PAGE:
If you are unfamiliar with coppicing, it just means cutting back hard, to encourage fresh new growth. It’s a technique used for millennia across the world for growing firewood and kindling, craft materials for weaving and rope making. 

In modern horticulture, it is mainly used to celebrate the stem colour of certain species, which have richer stem colourings on young growth, and to grow informal hedges and boundary planting.

There are two ways to coppice Eucalyptus punctata. First is hard coppicing, by pruning young trees into multi-stemmed trees at the time of planting, and then cutting right back to that point every year. By summer, you’ll have full new growth, and by winter it can be in flower again.

The second is to cut back half of each plant each year. So there is always structure. Alternate the side of the plant that gets pruned for constant evergreen foliage, paired with rotating fresh growth.

Common Grey Gum Pests and Diseases

There are no common, widespread pests or diseases that specifically target Eucalyptus punctata. It can suffer from root rot due to poor drainage and crown rot when coppiced, and like most Eucalyptus, it is moderately susceptible to canker and common fungal infections of the leaf, such as verticillium or fusarium.

Most problems are the result of pest damage, which will usually be spread by psyllids or leaf-boring insects, including gall wasps, which lay eggs inside the leaves of eucalyptus plants.

However, because these trees are such an important food source for native wildlife, including birds, flying foxes and koalas, they should never be treated with any form of pesticide, whether it is organic or chemical.

Pests on young trees can be managed easily with manual removal. This includes removing leaves with galls, or that show evidence of pest damage. On mature grey gum, pests should be tolerated and will cause very little harm to the plant in the long term.

Eucalyptus punctata Frequently Asked Questions

What is grey gum timber most commonly used for?

Grey gum, or Eucalyptus punctata, is most commonly used for structural timber, rather than delicate joinery. It is often used for railway sleepers and retaining beams, as well as floorboards and butcher's block countertops.

Is grey gum the same as grey box?

Grey gum and grey box are different plants. Grey gum refers to Eucalyptus punctata, the grey-barked, flaking trees most commonly associated with koalas and flying foxes. Grey box refers to Eucalyptus moluccana.

Are Eucalyptus punctata roots invasive?

Eucalyptus punctata roots are not especially invasive, but they are wide-spreading, and search stubbornly for water. They should not be planted within 30m of a house, but won’t typically lift paving or other hard standing.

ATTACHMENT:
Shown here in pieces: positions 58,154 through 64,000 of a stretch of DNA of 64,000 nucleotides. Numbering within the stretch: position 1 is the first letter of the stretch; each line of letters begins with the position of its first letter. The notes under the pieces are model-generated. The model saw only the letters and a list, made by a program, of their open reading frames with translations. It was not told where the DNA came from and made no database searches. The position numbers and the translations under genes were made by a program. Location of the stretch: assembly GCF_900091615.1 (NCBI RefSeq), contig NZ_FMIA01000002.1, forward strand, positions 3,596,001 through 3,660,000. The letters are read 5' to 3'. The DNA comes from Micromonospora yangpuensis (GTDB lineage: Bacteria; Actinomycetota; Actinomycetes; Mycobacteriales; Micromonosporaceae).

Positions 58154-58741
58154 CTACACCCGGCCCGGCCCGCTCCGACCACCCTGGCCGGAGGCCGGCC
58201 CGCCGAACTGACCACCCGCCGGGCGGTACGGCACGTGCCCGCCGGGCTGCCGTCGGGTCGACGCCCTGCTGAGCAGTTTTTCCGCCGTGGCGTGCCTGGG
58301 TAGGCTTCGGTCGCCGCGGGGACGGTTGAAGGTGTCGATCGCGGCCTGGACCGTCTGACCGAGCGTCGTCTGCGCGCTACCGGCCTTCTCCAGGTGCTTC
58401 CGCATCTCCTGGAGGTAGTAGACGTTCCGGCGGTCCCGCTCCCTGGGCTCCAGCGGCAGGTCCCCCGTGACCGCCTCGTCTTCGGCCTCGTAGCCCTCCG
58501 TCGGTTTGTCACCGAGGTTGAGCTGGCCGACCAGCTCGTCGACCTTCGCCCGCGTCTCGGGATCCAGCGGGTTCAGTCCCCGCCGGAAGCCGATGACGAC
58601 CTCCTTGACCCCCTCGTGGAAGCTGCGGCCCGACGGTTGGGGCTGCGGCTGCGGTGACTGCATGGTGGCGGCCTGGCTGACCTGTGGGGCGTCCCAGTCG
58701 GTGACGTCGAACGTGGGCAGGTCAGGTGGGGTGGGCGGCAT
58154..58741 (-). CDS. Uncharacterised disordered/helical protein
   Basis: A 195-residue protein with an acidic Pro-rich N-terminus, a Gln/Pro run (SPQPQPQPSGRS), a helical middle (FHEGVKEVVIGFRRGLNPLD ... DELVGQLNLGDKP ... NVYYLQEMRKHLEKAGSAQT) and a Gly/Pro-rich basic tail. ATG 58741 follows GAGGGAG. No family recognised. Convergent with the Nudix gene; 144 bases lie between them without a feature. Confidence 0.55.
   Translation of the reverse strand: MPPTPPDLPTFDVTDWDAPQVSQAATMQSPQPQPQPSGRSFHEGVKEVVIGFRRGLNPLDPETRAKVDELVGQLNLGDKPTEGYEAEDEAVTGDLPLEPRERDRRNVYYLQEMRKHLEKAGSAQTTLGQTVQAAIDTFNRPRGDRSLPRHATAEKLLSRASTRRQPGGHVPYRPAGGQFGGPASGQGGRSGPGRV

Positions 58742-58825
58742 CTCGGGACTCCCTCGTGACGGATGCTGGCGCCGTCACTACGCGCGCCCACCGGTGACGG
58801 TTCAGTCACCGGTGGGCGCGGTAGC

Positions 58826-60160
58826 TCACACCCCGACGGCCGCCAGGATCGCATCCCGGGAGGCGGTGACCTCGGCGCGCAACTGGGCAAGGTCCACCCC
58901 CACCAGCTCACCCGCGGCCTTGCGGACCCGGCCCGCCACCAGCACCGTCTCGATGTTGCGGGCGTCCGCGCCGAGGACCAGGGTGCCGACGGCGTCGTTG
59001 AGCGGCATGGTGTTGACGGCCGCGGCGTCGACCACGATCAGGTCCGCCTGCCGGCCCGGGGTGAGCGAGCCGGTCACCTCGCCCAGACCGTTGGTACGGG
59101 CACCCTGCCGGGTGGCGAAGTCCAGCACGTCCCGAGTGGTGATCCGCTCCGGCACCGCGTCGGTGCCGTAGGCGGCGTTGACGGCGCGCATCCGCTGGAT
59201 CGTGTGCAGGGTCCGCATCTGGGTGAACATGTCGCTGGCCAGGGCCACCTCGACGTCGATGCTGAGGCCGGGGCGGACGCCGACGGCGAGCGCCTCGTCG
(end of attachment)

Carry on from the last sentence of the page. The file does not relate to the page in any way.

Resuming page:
Is Eucalyptus punctata an invasive species?

Eucalyptus punctata is not an invasive species, but it is only endemic to eastern Australia and may have some impacts on other native species when planted outside of its natural range. It is not specifically noted as a tree of concern.

Is Eucalyptus punctata hardy?

Eucalyptus punctata is hardy down to -10°C, and very drought tolerant. It should be suitable for planting in most Australian climates without protection.

Is Eucalyptus punctata hard to grow?

Eucalyptus punctata is not hard to grow. It grows well in most conditions, and mature trees are very resilient. If you have space in your garden, they make exceptionally lovely ornamental trees if left to their full size.

Is Eucalyptus punctata toxic to pets?

Eucalyptus punctata is toxic to most household pets, including dogs, cats and rabbits. The wildlife that feeds on it, and all other species of Eucalyptus is specifically adapted to cope with the toxic effects of the foliage. Do not allow your pets to consume any part of the plant.

How long do Eucalyptus punctata live for?

Eucalyptus punctata is a long-lived tree, with many wild trees at least 400 years old. Some Eucalyptus trees are known to be several thousand years old, so any you choose to plant is a massive investment in the future.

Can you eat Eucalyptus punctata leaves?

There are some reports of tea being made from dried Eucalyptus punctata leaves, but they are not specifically recorded as safe to consume. Most eucalypts are toxic in all parts other than nectar and manna, but in very low quantities tea made from the leaves is safe.

When can you harvest Eucalyptus punctata seeds?

The best time to harvest Eucalyptus punctata seeds is between April and June, after flowering, and before the weather is too humid. This should give the trees enough time after flowering to produce dried seed pods, ready to sow.

Experience the Delicate Allure of Eucalyptus punctata

Eucalyptus punctata is a widely underrated tree, and while it isn’t commonly available for horticultural use, it is grown by some specialist nurseries and makes a really special addition to any landscape. 

Because of its size, and tendency to attract wildlife, it is most commonly used in parks and large landscape schemes, but it does make a very useful tree for larger gardens too. 

If Eucalyptus punctata isn’t for you, find more inspiration in our guide to native Eucalyptus trees. There’s more information on growing Eucalyptus, including a few alternatives to Eucalyptus punctata for any gardeners with heavier soils.

Last Updated on March 25, 2024

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About the author 

Nathan Schwartz

Hey, I'm Nathan Schwartz, team member at Aussie Green Thumb since 2020. I have a passion for edible plants and Australian native plants, both in the garden and in the Aussie bush.

As an avid traveller and camper, I love seeing the different landscapes and flora that Australia has to offer, and try to incorporate this into my own daily living.

Whether I am living on the road, in an apartment or have a big backyard working with practical and usable gardens in small spaces is my specialty.